That’s it lately. Pretty quiet actually, but that’s fine with me. Thanks for stopping by.

See you next time!

 

 

I’m skipping Christmas in July

I’m not sure who came up with the idea of Christmas in July, but I am not buying into it. Not the Hallmark movies, not the Christmas in July decorating blog posts, and definitely not the pre-, pre-season sale on artificial trees. And I have my reasons.

July is the heart of the summer. It’s the long, sweet stretch between school years. It should be celebrated with more than picnics and fireworks on the 4th, but with entire days spent at the pool or popsicles for lunch. July is long and luxurious, reading a book in front of a fan. Yes it’s hot and sticky (especially this year!) and sometimes stormy. And even if you can’t get away to the mountains or the beach, there’s always the hose. (On the hottest days, I always “need” to hose down the patio.)

And then there’s the food: sliced, salted tomatoes straight from the garden, sweet corn, cold shrimp or chicken for supper, the best watermelon. This is all the stuff that’s so out of place at Christmas, when we’re thinking hot chocolate and fancy cookies.

Christmas should be savored in its own season.

Christmas is sacred and special. If we preview it six months ahead of time, we risk watering it down. The holiday season is its own, magical, list-making, secret-sharing time. Christmas (and for that matter Hanukah and Kwanza) are nothing like July. It’s about the Christ Child, angels and three wise men, not to mention shorter days, holiday lights, and hoping for snow.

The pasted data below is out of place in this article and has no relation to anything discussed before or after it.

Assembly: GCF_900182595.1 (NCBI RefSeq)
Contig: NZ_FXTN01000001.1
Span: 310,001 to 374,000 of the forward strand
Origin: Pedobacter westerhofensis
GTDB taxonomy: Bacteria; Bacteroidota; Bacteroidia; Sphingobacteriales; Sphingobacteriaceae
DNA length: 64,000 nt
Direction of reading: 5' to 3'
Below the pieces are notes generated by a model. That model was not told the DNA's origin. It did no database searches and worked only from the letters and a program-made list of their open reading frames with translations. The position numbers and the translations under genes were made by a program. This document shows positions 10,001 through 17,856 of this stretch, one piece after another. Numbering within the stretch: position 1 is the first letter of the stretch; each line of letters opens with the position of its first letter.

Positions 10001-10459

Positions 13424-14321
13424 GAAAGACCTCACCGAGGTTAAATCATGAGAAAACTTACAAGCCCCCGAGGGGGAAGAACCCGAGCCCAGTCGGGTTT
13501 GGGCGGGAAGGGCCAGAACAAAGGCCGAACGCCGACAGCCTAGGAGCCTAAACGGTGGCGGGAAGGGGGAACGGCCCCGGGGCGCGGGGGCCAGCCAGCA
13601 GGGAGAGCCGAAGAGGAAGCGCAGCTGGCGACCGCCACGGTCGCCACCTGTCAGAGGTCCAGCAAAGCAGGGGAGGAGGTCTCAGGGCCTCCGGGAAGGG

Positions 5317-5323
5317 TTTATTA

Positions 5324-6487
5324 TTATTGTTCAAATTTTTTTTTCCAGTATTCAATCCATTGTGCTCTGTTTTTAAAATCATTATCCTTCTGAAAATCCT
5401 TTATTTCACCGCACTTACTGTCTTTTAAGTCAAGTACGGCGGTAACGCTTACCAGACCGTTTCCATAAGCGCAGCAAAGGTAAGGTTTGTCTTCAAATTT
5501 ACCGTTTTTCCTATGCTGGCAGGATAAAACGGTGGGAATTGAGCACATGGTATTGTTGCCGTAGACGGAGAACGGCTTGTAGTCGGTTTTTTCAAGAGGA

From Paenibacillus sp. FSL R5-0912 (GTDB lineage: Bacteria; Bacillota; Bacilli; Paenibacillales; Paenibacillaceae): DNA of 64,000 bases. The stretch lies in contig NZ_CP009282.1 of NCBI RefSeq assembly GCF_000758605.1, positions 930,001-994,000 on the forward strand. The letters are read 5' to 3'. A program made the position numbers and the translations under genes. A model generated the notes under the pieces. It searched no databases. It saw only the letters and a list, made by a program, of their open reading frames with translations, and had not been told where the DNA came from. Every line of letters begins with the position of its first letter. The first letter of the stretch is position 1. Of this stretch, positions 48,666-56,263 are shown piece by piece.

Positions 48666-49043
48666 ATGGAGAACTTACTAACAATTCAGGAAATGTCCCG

Of course, it’s a busy time and we need to prepare. The smartest among us do just that. But I think the best of us do so quietly, so the holiday season opens with us ready to enjoy the celebration. Otherwise we risk being talked-out and tired of it before the first bells jingle. And don’t tell me you haven’t bemoaned the appearance of holiday goods in stores as soon as the school supplies are sold out.

If you rush Christmas, you could miss something good. I really don’t want to miss back-to-school, falling leaves and Halloween. I want to enjoy decorating with pumpkins and gourds. I do not want to miss Thanksgiving.

I speak from experience

Back in the dark ages, in my twenty-something career before having a family, I was a buyer for a gift catalog. Christmas was our bread and butter. We worked on it all year, literally. In February and March we made the rounds of the gift, toy and holiday shows where we selected items for consideration in the holiday catalogs. In May and June we finalized the merchandise, designed the pages and wrote the copy. In July we delivered it to the printer and signed off on the proofs so the catalog could mail in September. (The print industry runs well-ahead of the calendar.)